This is it. This is the one.
This is the thing that I hear the most (alongside of how to get say goodbye to children’s artwork and sentimental items and just-in-case items) – it’s this one: How do you get your partner on board with decluttering? You have seen the possibility of how FREE you could feel in your space and you want to declutter, but you partner is filled with fear, hesitancy and resistance. Why can’t they envision the freedom that you see so clearly ahead through this journey of decluttering?
This is VERY COMMON… and there are literally thousands of couples out there who just can not get on the same page in regards to how they want their physical space to look and feel but the very least we can do is try. So, if you’re one of the many people who can’t seem to get a partner on board with simplifying the space you share together, let’s talk about some things you can do to hopefully move forward together.
1. Lead by example. Sometimes we get so inspired and motivated by journeys we partake in that we can’t believe other people aren’t seeing the benefits and the possibilities the same way we are… so instead of forcing them to get on board with it, we can instead lead by example by showing all of the benefits and taking our journeys as an individual first! For example.. if you want to declutter your ENTIRE house, but your partner is hesitant, show them how joyful, relieved and FREE you feel after YOU declutter some personal items of your own. And then, take that to another area of the house and repeat the process, and be SURE to announce the benefits! Are you the person who cooks and spends the most time in the kitchen? Show them what a huge difference it makes in the kitchen space to have it decluttered. Are you the person who spends the most time in the garage? Do a big declutter and show them how much additional space is available now and WHY this makes a big difference. We can’t force people to declutter but we can lead by example in an encouraging and inspiring way!
2. Have a clear conversation about how the clutter is affecting your mental health. Some people have a very, very hard time functioning around too much STUFF (me!) and that’s very understandable because often times, physical clutter=mental clutter. For some people, an environment that is overrun with stuff can even lead to depression. When starting this conversation, it’s great to acknowledge that you understand that clutter may not be a big deal for them… but then clearly and kindly explain how it’s having a negative impact on your mental health. Admitting that you are overwhelmed is important to someone that you are sharing a space with and then highlight to them the best part of all of this… this is FIXABLE! You aren’t asking to clear the entire house out – you are just letting them know that you need a more breathable place to spend your time in.
3. Set boundaries with clutter. Okay… if you are having a REALLY HARD TIME getting someone to get on board with you but you are just overwhelmed to the max with clutter, it’s time to consider setting boundaries around it starting with this: “Hi, okay, if we can’t declutter then we can’t bring anything else into the house UNLESS we are getting rid of something else.” Ultimately, this is a SHARED space so there has to be some level of mutual respect there and if you’re not finding that via someone decluttering what you already own with you, it may be time to suggest that you all not let anything else make it’s way in while the piles continue to mount and the closets and drawers are bursting at the seams.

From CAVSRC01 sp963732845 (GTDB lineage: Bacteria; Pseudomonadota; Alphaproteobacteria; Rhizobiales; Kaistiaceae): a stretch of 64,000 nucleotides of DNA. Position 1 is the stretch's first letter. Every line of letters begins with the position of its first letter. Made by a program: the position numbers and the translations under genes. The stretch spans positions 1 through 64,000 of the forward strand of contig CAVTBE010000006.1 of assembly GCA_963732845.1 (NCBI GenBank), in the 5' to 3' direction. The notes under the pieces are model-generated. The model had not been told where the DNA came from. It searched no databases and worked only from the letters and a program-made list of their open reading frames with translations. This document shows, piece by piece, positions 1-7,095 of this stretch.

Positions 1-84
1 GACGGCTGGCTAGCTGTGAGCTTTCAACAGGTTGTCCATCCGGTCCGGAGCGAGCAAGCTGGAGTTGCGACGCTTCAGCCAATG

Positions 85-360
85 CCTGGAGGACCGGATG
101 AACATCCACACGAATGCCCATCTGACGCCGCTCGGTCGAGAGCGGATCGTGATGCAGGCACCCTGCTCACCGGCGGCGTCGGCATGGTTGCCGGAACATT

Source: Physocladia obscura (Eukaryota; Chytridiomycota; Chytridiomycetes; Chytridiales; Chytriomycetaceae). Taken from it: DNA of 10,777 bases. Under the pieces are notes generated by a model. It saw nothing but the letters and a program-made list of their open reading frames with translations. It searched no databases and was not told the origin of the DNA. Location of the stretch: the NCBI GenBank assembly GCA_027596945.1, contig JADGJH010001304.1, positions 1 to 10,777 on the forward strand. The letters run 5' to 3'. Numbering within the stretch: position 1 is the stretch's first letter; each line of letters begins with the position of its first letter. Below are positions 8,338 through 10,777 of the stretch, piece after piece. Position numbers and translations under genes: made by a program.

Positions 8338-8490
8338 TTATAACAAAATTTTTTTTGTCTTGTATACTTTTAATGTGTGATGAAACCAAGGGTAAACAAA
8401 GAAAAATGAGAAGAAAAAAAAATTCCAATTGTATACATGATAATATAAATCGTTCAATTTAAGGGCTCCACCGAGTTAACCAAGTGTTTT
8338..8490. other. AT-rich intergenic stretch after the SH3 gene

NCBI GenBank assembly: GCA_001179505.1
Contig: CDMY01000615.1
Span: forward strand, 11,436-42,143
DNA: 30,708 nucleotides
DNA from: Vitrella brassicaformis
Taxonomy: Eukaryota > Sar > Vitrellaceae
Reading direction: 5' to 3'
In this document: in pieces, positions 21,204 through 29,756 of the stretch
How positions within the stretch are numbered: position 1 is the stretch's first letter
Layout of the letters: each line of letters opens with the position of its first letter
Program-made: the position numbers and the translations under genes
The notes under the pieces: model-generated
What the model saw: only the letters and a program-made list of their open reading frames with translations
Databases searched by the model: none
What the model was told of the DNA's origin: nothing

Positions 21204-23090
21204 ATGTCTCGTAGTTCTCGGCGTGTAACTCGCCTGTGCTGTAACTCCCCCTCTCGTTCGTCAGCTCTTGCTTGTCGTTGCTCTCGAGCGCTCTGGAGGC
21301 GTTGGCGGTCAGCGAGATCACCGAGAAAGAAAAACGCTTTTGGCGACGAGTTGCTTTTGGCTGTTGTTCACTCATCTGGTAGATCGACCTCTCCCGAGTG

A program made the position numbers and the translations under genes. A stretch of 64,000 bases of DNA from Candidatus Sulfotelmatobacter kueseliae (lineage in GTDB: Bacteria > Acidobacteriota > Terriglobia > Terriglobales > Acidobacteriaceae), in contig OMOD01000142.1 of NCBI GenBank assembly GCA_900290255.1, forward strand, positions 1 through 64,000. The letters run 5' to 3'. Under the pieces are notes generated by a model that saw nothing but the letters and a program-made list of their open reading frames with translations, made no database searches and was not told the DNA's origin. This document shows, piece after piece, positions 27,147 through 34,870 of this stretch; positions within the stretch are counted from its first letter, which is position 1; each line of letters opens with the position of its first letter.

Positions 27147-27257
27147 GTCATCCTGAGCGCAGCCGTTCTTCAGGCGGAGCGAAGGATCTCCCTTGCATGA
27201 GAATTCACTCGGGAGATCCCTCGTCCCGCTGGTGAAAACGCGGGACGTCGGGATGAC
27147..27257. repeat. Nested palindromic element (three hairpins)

4. Make small decluttering compromises together. Maybe you really want to declutter the entire house – every drawer, every closet, everything you can think of… but this is too overwhelming for your partner to comprehend and they need to do things a little more slowly. Room by room, you can go through once a day, once a week even, and just declutter ONE thing together. As much as people resist doing this, when they FINALLY move forward and declutter one space… many of them instantly see the benefit, feel BETTER and even start to get motivated to move on to another space! It’s the thought of decluttering a TON of things or an entire house that overwhelms them, but if you take it slowly with them and let them soak in the joy of decluttering a little at a time… they may surprise you with getting on board to move on to more and more places in your home!
5. Ask them this one question, “what are you worried will happen if we declutter?” Sometimes, people are very hesitant to declutter because they have a different idea of what will happen than you do, you aren’t seeing this through the same lens and if you dig a little deeper through what the fear or worry is behind the hesitancy, you can understand one another better. If they name the fear of what they don’t want to happen during decluttering, you can work TOGETHER to be sure that whatever it is doesn’t happen! Some people have deep-rooted issues with decluttering or letting go of things and therapy can also be incredibly helpful for this. This conversation requires depth and you have to do your best not to pass judgment on some of the fears the person is having or they will be less likely to TRULY open up to you and trust you. Sometimes, what they’re worried about has nothing to do with the actual stuff, but what holding on to it does for them. It’s okay to dig deep together. Who knows how you’ll be able to help each other when you ask the harder questions!
I know.. this isn’t easy. When you’re SO ready for this change but someone else isn’t, it can be very discouraging. What’s important though, is that you work toward making this a team effort as much as possible. I pray that you will BOTH be on the same page so you can live clutter-free and get control of your space back! XOXO